FCC Requires Broadcasters to Put Public Files On-Line
by Jerry Glover
May 1, 2012
Since 1965 all television and radio stations have been required to keep a “public file” at their station to show the general public information that is relevant to the station’s community. Any member of the public could look through this public file by simply setting up an appointment with the station or by dropping by the station and asking to view the file. A station’s public file must contain, inter alia, the FCC’s authorization to operate the station, ownership reports, retransmission agreements with cable companies, EEOC file, a public interest reporting form explaining how the station identified issues facing the community and programming aired in the past three months in response to those issues, children’s television programming efforts, a political file concerning broadcasts by political candidates, letters and e-mail from the public, and material relating to any FCC investigation of the station. See 47 C.F.R. Sec. 73.3526 (commercial stations) and Sec. 73.3527 (non-commercial stations).
At the end of April, 2012, the FCC announced that it is requiring all TV and radio stations to put these public files on a central database hosted by the FCC rather than maintain a paper file. Stations now have a two-year period in which to digitize and put this information on-line.
Broadcasters will be required to include in this public file posting their political file which shows how much that station charged political candidates for advertising on the station. Under federal law, stations can only charge candidates for federal office the station’s lowest unit rate for advertising. Broadcasters are concerned that posting these lowest unit rates as part of the station’s public file will give competitor broadcaster a little insight into an aspect of the station’s finances. This “insight” is currently available for people who visit the station to view the public file; shortly, however, this new rule will make it easier for the public (and competitors) to discover a station’s lowest unit rate. A station’s lowest unit rate information is not required to be posted for previous years after posting online. Broadcasters were also concerned about having the personnel to upload numerous documents during an election year when numerous additions to the public file are common.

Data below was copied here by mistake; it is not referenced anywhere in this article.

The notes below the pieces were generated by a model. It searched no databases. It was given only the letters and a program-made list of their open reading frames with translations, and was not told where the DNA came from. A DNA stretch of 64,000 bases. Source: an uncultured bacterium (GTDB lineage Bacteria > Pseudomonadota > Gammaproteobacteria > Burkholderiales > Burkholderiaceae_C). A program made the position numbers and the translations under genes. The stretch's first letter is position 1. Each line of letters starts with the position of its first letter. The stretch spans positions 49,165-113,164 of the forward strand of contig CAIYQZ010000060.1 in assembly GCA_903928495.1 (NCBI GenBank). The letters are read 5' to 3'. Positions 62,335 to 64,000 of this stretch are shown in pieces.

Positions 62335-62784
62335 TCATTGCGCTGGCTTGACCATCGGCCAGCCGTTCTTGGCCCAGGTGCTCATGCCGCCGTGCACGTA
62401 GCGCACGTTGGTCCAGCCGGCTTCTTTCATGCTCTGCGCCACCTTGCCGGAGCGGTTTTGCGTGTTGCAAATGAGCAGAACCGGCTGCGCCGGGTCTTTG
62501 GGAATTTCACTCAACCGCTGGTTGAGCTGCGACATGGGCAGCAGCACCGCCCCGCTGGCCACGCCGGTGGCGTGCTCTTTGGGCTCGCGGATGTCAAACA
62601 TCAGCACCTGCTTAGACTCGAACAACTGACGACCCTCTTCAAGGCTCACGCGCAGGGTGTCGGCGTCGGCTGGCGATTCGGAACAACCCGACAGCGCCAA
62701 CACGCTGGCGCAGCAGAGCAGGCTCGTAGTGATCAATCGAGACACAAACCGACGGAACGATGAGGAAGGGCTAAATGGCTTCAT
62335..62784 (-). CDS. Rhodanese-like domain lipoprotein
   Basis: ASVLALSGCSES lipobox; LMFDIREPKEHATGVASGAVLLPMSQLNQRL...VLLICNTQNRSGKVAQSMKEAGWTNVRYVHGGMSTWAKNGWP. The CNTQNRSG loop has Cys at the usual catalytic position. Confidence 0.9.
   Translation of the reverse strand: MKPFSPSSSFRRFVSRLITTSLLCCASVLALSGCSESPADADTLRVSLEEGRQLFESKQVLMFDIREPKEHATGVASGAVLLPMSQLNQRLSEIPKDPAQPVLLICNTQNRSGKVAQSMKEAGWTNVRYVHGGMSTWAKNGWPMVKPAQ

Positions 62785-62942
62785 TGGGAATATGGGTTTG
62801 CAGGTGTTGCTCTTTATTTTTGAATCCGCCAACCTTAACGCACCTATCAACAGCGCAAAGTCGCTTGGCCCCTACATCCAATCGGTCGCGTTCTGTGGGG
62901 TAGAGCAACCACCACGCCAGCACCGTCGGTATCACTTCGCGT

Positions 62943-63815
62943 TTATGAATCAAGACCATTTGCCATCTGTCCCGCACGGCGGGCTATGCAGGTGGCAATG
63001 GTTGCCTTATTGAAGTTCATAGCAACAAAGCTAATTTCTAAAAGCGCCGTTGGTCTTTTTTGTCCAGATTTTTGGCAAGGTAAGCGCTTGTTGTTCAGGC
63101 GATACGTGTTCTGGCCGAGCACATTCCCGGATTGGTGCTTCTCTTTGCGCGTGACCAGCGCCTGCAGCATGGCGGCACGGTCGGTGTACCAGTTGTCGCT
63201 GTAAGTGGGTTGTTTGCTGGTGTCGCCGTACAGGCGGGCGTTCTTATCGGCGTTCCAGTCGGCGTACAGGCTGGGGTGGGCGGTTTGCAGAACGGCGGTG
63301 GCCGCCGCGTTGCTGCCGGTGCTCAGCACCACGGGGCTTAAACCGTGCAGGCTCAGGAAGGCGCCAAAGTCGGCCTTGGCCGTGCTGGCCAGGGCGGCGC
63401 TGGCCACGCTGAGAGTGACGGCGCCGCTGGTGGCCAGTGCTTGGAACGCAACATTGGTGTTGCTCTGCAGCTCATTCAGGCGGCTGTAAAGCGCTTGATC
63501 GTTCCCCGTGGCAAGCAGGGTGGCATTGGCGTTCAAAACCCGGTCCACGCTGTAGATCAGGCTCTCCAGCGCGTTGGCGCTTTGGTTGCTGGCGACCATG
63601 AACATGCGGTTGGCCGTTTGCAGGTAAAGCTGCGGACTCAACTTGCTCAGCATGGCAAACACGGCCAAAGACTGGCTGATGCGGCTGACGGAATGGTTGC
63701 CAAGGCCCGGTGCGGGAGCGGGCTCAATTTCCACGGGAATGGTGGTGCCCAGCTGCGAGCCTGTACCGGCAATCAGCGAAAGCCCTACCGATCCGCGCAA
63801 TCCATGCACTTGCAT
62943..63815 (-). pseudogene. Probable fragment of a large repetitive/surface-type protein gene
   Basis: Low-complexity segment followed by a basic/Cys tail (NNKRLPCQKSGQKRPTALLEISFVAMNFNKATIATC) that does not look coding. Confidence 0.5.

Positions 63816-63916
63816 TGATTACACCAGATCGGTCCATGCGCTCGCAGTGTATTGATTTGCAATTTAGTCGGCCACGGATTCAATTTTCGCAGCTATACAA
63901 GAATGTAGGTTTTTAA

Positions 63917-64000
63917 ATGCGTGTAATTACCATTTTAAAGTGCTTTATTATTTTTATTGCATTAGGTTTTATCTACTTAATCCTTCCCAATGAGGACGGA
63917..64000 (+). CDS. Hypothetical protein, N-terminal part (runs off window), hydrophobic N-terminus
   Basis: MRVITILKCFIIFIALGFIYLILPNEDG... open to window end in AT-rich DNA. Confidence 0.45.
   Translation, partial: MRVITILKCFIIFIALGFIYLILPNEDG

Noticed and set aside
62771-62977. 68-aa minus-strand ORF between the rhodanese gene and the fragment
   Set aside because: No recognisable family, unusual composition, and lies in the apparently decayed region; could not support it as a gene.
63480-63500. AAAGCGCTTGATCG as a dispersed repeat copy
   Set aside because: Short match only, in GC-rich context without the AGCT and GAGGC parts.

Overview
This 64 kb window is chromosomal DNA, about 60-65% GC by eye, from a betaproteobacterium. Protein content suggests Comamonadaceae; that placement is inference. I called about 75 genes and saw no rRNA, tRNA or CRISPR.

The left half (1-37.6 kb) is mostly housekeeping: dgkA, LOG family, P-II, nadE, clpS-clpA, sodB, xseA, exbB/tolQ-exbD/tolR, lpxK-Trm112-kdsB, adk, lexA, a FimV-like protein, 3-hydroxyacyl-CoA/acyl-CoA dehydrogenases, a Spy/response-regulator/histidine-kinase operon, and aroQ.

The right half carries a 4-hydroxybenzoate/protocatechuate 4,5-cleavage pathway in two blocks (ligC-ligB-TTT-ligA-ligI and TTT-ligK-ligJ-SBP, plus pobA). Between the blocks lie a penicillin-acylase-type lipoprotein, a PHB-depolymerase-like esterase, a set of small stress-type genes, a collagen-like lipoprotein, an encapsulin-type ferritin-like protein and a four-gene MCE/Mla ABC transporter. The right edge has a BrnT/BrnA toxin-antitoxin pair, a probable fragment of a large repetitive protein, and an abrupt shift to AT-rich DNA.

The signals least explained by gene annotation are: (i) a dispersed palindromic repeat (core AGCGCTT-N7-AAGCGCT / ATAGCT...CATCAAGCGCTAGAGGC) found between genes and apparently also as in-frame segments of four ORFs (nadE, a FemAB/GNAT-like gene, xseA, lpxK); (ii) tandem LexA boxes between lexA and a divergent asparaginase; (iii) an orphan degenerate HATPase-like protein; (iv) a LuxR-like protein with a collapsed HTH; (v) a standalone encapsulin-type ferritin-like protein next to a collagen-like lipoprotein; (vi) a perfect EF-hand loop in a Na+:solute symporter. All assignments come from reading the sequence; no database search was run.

One limitation: for the next two years only stations that are affiliated with a network (ABC, NBC, CBS and Fox) and are licensed to serve the top 50 U.S. communities will be required to post their political files online.
A second limitation: the only part of a broadcaster’s public file that needs to be posted online are those documents which are not already required to be filed with the FCC for other purposes or are already available on the FCC website.
The FCC will review the impact of the political file requirement one year after the rules go into effect. Stations not affiliated with a network and not serving a top 50 community will be required to put their public (and political) files on line beginning July, 2014 unless the FCC impact study determines a change in the rule is needed.
This is not the first time the FCC has tried to implement a public file on-line requirement. The first attempt to impose such a rule occurred in 2007, but stations successfully appealed to the Commission that the task was too complex and burdensome. Obviously, that argument did not hold sway with the FCC this time.